Risk Factors for Insomnia
A risk factor is something that increases your likelihood of getting a disease or condition. It is possible to develop insomnia with or without the risk factors listed below. However, the more risk factors you have, the greater your likelihood of developing insomnia. If you have a number of risk factors, ask your doctor what you can do to reduce your risk. Insomnia is often the result of a behavior or a symptom of an underlying mental or physical problem. These behaviors and conditions increase your risk of having insomnia. They include:
Advanced AgePeople over the age of 60-65 are more likely to have insomnia than younger people. Older people may be less likely to sleep soundly because of bodily changes related to aging and because they may have medical conditions that disturb sleep.
Chronic DiseaseChronic diseases and associated pain may increase risk of insomnia. Some conditions include:
- Kidney disease
- Lung disease
- Alzheimer's disease
- Parkinson's disease
- Heart disease
- Heavy smoking
- Gastrointestinal reflux disease (GERD)
- Sleep apnea
- Restless legs syndrome
- Alcoholism or drug abuse
MedicationsCertain medications can increase risk of sleeping problems as a side effect. These may include:
- Decongestants, and cough and cold remedies
- Diet pills
- Certain high blood pressure medications
- Theophylline—used to treat asthma
- Phenytoin—used to treat seizure disorder
- Levodopa—used to treat Parkinson’s disease
- Selective serotonin reuptake inhibitors—used to treat depression
GenderInsomnia occurs more often in women than in men. Pregnancy and hormonal shifts can disturb sleep. Other hormonal changes, such as premenstrual syndrome (PMS) or menopause , can also can affect sleep.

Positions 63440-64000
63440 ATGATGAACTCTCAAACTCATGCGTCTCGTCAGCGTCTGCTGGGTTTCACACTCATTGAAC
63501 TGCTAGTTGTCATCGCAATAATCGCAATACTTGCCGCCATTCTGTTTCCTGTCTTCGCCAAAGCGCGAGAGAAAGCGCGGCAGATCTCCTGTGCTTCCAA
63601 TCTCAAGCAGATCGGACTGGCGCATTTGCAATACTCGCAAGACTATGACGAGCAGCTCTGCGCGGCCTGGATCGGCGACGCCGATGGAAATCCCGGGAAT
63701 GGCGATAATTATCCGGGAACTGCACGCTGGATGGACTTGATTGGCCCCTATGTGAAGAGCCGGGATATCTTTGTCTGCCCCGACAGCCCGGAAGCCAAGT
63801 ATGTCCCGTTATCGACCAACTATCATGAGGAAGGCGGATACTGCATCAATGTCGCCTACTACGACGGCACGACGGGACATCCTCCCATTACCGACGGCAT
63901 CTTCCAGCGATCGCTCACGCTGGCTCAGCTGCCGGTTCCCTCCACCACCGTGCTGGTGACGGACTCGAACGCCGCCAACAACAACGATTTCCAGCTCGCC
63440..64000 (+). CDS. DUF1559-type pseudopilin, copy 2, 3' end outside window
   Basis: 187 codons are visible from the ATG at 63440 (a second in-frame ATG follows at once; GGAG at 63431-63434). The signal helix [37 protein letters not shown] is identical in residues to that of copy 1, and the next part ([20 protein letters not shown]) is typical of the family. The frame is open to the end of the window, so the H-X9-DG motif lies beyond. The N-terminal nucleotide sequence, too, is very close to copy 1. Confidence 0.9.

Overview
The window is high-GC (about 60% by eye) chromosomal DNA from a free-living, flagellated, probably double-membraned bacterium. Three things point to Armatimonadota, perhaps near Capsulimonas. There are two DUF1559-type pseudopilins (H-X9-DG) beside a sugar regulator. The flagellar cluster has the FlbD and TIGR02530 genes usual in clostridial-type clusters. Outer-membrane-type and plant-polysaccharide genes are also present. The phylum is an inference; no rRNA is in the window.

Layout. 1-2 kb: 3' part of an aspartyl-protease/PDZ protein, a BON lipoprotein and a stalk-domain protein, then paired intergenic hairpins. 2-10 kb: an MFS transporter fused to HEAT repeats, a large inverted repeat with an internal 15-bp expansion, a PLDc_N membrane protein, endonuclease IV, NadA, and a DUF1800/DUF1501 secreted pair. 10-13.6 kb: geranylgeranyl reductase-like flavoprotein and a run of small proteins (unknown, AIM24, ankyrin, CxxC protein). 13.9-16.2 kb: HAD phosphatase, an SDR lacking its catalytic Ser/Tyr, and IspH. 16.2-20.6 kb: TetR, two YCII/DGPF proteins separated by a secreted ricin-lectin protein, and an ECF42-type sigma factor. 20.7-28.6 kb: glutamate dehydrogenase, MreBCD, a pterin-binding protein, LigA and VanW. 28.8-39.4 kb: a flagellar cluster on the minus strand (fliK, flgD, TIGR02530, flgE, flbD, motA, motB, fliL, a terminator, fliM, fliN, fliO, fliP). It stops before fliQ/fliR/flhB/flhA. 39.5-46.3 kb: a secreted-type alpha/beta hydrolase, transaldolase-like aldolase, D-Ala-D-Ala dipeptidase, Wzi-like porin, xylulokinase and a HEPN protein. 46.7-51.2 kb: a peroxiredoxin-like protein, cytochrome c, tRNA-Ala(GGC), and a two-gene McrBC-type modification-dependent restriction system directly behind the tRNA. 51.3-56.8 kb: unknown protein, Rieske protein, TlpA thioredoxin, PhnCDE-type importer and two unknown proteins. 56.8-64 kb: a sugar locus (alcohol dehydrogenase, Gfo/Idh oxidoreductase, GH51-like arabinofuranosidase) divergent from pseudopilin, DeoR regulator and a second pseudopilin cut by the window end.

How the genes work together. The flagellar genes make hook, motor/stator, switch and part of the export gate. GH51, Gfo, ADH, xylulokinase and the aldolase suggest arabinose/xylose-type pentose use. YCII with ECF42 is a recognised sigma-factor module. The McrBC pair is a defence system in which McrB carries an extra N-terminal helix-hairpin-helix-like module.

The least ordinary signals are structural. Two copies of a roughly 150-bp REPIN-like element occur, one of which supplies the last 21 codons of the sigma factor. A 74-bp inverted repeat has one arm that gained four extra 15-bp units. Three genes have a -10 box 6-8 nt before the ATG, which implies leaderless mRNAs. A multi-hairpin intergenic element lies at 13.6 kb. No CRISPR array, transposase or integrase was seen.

Psychological FactorsStress is considered by most sleep experts to be the number one cause of short-term sleeping difficulties. Common triggers include school- or job-related pressures, a family or marriage problem, or a serious illness or death in the family. Insomnia is also a common symptom of anxiety disorders, bipolar disorder , and depression.
Lifestyle BehaviorsHabits and activities that you do during the day or night can interfere with getting a good night's sleep. These include:
- Smoking or using other tobacco products
- Drinking alcohol or beverages containing caffeine in the afternoon or evening
- Exercising close to bedtime
- Following an irregular morning and nighttime schedule
- Working or doing other mentally intense activities right before or after getting into bed
Night Shift WorkNight shift work forces you to try to sleep when activities around you and your own biological rhythms signal you to be awake. Shift workers are more likely than are employees with regular, daytime hours to fall asleep on the job because of poor sleep quality.
Long-range Jet TravelJet lag is the inability to sleep as a result of crossing many time zones in a short period of time. This can disturb your biological rhythms and deprive you of good sleep until your body can adjust to the new time zone.
Poor Sleep EnvironmentA distracting sleep environment, such as a room that's too hot or cold, too noisy, or too brightly lit, can be a barrier to sound sleep. Interruptions from children or other family members can also disrupt sleep. Other influences may be the comfort and size of your bed and the habits of your sleep partner.
Can't Sleep? What to know about insomnia. National Sleep Foundationwebsite. Available at: http://www.sleepfoundation.org/article/sleep-related-problems/insomnia-and-sleep . Accessed May 15, 2013.
Insomnia. EBSCO DynaMed website. Available at: http://www.ebscohost.com/dynamed/what.php . Updated April 11, 2013. Accessed May 15, 2013.
Insomnia. Quick Answers to Medical Diagnosis and Therapy. Access Medicine website. Available at: http://accessmedicine.com/content.aspx?aid=3267380 . Accessed May 15, 2013
National Center on Sleep Disorders Research website. Available at: http://www.nhlbi.nih.gov/about/ncsdr/index.htm . Accessed February 11, 2009.
Parmet S, Burke A, Glass RM. Insomnia. JAMA Patient Page . 2006;295(24).
- Reviewer: Marcin Chwistek, MD
- Review Date: 05/2014
- Update Date: 05/28/2014
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